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May 17, 2010

Crisis – An Opportunity for PFM Reforms?

Posted by Duncan Last 

The current crisis has exposed PFM weaknesses in both advanced and developing countries, and has put even the strongest budget system to test. The tighter fiscal environment forces Ministries of Finance (MoFs) to look more closely at, on the one hand, how efficiently revenues are collected, and, on the other hand, how well those resources are prioritized, allocated, and spent. The MoF’s ability to respond to these pressures depends on the quality and timeliness of information at their disposal and responsiveness of the underlying PFM systems. However, particularly (though not exclusively) in low-income countries, all too often the information needed to analyze current spending is neither timely nor adequate, frustrating the MoF’s ability to make critical fiscal decisions in a crisis. Its ability to control and tighten spending, even if the information is available, may be further hampered by ineffective processes and procedures, bureaucratic rigidities, and bad practices. The consequence is often loss of macro-fiscal control, deterioration of budget credibility, recourse to unsustainable borrowing, and build-up of arrears.

For many low-income countries, the current crisis is a largely external event that buffeted their fragile, open economies through second-round effects associated with contraction in advanced country demand for their raw materials, be they natural resources or agricultural products. Many of these countries had been counting on the revenues generated as a result of the strong demand from the global economy over the last decade to fund much needed development spending. Now, a growing number are faced with serious fiscal challenges and a need to cut back spending. While political pressure may assure countries of some compensatory funding from donors and multi-lateral institutions, the fiscal impact of the crisis on OECD countries (where debt ratios are set to rise to record levels as a result of stimulus spending) may see domestic or regional pressures take precedence over a further increase in development assistance.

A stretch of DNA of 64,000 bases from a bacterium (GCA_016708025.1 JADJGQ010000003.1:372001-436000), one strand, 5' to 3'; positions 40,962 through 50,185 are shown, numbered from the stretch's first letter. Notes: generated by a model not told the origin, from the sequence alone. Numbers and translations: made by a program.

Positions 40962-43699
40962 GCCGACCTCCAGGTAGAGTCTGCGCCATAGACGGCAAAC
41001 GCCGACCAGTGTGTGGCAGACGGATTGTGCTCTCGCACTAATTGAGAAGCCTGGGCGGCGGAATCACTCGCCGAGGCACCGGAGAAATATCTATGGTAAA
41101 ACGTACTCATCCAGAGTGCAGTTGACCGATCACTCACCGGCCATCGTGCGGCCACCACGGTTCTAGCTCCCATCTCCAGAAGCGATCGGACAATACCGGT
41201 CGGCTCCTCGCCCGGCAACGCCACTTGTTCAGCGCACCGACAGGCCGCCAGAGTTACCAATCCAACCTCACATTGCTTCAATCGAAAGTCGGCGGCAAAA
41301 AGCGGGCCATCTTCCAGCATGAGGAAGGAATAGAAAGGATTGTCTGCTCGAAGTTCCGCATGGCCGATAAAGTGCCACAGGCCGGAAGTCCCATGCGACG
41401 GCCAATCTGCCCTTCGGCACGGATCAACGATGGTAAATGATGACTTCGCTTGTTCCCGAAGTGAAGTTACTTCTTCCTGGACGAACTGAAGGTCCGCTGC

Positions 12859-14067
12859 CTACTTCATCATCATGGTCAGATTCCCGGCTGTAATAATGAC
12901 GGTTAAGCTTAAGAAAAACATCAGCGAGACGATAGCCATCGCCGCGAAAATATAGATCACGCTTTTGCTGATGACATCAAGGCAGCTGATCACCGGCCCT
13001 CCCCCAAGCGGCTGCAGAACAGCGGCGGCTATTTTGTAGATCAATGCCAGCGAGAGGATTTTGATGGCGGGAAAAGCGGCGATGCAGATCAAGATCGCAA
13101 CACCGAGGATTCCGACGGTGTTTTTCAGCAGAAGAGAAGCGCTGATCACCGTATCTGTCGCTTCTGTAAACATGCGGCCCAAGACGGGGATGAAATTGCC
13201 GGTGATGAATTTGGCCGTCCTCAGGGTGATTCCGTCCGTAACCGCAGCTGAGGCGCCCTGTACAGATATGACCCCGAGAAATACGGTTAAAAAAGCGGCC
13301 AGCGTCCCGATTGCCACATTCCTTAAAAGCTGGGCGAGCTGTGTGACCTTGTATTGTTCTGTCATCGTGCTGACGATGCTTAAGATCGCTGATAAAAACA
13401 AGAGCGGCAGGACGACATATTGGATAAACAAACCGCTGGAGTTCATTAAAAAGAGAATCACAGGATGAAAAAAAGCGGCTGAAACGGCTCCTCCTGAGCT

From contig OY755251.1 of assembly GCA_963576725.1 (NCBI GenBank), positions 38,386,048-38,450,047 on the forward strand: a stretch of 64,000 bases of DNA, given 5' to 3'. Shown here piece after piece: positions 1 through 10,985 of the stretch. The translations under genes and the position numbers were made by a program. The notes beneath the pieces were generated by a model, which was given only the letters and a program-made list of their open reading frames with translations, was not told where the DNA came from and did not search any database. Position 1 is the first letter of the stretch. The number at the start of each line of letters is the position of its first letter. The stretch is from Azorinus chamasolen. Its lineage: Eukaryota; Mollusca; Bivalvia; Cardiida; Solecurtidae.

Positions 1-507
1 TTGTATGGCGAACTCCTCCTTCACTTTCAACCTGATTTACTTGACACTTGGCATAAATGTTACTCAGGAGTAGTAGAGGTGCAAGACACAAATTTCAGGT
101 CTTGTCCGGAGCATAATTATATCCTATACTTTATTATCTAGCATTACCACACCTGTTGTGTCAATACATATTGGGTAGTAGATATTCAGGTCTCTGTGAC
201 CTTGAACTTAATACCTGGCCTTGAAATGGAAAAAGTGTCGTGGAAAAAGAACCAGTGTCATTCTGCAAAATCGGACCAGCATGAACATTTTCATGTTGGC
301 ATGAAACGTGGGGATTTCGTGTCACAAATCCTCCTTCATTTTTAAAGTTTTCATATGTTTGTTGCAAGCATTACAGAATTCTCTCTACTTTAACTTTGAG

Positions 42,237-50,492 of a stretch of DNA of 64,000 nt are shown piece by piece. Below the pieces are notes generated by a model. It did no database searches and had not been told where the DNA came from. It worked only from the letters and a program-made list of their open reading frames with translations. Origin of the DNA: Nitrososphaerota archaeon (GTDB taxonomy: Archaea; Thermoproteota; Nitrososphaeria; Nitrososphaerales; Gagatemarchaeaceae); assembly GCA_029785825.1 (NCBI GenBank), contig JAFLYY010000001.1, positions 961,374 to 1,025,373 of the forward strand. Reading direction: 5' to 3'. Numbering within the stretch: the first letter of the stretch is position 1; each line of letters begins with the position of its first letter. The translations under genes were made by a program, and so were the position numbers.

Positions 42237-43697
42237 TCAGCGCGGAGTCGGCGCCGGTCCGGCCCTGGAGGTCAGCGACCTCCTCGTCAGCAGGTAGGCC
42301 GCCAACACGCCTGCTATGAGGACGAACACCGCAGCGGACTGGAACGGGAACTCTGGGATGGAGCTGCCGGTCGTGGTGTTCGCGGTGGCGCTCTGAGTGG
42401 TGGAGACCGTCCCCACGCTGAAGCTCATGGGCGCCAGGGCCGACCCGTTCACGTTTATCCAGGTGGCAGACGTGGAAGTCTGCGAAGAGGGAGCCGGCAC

Since low-income countries may well have to weather this storm partly through their own efforts, it will be important to focus on changes to the PFM systems which could make a real difference and deliver savings.  Based on my experience of 20 years of seeing crises come and go in countries across Africa, Europe, and the Pacific, there is a lot MoFs can do to make their PFM systems more robust and responsive to these pressures.  A full list of possible measures are summarized below.

Download Box Summary 

In the short term, the MoF can start by taking a pro-active role in getting buy-in from Cabinet members for firm and sustainable fiscal objectives against which spending priorities can be systematically assessed. To be effective this measure would require the MoF to undertake more questioning of spending before it takes place – does it meet the criteria for priority spending? Is the proposed spending efficient and cost effective? The crisis also provides an opportunity/justification to clean up payroll and pension lists, to introduce pre-emptive measures aimed at avoiding arrears, and to strengthen treasury control over cash. Improved macro-economic and fiscal monitoring, as well as regular, timely and accurate fiscal reporting, are pre-requisites for MoF decision making in these trying times.

In the medium term, the crisis can provide the impetus to move towards general government reporting (where this is not already the case), to ensure routine monitoring of fiscal spending irrespective of the level at which it is taking place. This will focus attention of the often hidden area of growing numbers of semi-autonomous agencies and extra-budgetary funds, whose original purpose may no longer be relevant and/or whose earmarked resources may now exceed their requirements. An important step would be to bring them within a Treasury Single Account arrangement, removing their independent banking arrangement and hold over idle cash while retaining the degree of financial operations autonomy that may still be justifiable. Introducing more rigorous and systematic costing could also be brought in over the medium term, which would alleviate the usual pressure of line ministries demanding incremental budgets. Finally, taking the opportunity to improve and broaden access to budgetary information and documentation can help both in explaining the need for budgetary cuts, and, in due course, in developing greater consensus over spending plans.

In the long term, the management and delivery of large volumes of information, which most countries struggle with, can only be achieved through appropriate and systematic computerization of financial transactions and processes. The crisis can provide an opportunity to review existing arrangements in this area or strengthen resolve within government to move forward with effective computerization. In many countries the crisis has highlighted weak capacities, particularly in accounting and auditing, which will take time to reverse through medium to long-term training programs.

These are some initial thoughts, to which others are invited to add their views and ideas. I prepared the attached presentation for a CABRI seminar in Dakar, Senegal in April 2009, which explores the above measures in greater depth.

Download PFM Measures in Response to Global Financial Crisis

Note: The posts on the IMF PFM Blog should not be reported as representing the views of the IMF. The views expressed are those of the authors and do not necessarily represent those of the IMF or IMF policy.


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